Review

Nature Reviews Genetics 13, 505-516 (July 2012) | doi:10.1038/nrg3229

Comparative studies of gene expression and the evolution of gene regulation

Irene Gallego Romero1, Ilya Ruvinsky2 & Yoav Gilad1  About the authors

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The hypothesis that differences in gene regulation have an important role in speciation and adaptation is more than 40 years old. With the advent of new sequencing technologies, we are able to characterize and study gene expression levels and associated regulatory mechanisms in a large number of individuals and species at an unprecedented resolution and scale. We have thus gained new insights into the evolutionary pressures that shape gene expression levels and have developed an appreciation for the relative importance of evolutionary changes in different regulatory genetic and epigenetic mechanisms. The current challenge is to link gene regulatory changes to adaptive evolution of complex phenotypes. Here we mainly focus on comparative studies in primates and how they are complemented by studies in model organisms.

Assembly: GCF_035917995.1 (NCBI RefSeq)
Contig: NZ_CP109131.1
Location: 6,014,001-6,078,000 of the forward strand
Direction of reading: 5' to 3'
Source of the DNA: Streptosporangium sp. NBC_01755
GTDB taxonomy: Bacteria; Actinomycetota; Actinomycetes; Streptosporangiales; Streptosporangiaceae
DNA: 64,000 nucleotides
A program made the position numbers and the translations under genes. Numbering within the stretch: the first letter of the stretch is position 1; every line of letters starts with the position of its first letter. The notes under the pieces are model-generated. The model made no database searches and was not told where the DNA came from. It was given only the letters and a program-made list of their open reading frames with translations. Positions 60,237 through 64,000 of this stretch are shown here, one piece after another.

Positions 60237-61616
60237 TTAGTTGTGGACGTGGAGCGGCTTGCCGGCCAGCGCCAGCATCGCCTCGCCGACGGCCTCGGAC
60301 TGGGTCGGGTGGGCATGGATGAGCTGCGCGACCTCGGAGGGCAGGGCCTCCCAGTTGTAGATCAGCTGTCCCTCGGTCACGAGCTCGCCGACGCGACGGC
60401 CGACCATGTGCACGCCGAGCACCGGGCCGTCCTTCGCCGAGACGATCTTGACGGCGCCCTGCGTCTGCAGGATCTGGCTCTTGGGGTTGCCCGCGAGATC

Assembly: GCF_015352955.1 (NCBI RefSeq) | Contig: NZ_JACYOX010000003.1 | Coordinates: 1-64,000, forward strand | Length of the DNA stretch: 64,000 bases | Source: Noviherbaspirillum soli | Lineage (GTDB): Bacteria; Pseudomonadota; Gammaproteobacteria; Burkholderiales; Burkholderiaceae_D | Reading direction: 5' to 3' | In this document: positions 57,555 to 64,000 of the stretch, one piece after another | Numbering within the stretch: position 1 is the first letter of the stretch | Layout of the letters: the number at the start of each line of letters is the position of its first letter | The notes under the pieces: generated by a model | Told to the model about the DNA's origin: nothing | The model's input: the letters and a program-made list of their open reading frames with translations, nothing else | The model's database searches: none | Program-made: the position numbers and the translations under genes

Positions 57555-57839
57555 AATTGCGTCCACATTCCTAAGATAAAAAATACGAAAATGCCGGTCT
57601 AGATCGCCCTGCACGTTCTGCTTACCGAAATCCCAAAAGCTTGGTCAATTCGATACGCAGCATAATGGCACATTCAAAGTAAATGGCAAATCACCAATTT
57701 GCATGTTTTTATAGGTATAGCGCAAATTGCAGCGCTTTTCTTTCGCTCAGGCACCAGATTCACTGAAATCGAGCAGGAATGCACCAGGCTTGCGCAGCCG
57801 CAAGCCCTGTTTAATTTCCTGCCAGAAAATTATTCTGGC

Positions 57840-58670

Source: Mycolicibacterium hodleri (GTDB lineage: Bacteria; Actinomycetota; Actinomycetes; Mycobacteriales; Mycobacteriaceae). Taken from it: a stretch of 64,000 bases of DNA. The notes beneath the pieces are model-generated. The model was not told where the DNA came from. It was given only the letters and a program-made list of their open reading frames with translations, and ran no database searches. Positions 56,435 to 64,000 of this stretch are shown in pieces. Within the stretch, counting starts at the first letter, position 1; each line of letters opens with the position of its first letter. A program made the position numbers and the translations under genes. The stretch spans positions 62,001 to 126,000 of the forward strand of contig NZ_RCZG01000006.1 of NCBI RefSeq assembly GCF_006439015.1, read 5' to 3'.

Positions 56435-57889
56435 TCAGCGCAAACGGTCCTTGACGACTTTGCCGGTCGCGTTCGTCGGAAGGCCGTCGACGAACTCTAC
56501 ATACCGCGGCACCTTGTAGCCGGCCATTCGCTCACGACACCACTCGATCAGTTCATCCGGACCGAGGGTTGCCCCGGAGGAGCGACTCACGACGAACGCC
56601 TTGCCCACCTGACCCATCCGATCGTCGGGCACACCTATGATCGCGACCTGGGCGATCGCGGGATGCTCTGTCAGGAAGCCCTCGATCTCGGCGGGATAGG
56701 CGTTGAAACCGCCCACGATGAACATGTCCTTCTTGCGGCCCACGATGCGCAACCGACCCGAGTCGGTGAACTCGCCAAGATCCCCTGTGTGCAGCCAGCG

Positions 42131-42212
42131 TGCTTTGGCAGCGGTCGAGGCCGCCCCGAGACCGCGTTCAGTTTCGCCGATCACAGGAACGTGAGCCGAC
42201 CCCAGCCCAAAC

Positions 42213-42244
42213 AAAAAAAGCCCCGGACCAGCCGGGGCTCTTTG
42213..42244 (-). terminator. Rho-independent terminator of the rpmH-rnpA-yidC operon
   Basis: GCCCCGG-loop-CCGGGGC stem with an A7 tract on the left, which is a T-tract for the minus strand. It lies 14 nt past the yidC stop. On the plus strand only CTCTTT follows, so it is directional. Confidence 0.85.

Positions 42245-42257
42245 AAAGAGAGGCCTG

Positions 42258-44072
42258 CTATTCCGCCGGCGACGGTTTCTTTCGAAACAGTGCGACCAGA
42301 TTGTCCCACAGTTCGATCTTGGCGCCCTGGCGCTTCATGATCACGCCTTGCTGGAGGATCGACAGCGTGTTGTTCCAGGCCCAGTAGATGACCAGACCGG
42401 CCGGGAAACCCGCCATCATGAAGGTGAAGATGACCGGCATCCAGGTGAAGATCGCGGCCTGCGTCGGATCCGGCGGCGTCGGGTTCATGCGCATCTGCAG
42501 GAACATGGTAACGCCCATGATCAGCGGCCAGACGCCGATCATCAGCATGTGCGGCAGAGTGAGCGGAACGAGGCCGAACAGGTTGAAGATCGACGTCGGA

Author affiliations

  1. Department of Human Genetics, University of Chicago.
  2. Department of Ecology and Evolution, University of Chicago, Chicago, Illinois 60637, USA.

Correspondence to: Yoav Gilad1 Email: gilad@uchicago.edu

Published online 18 June 2012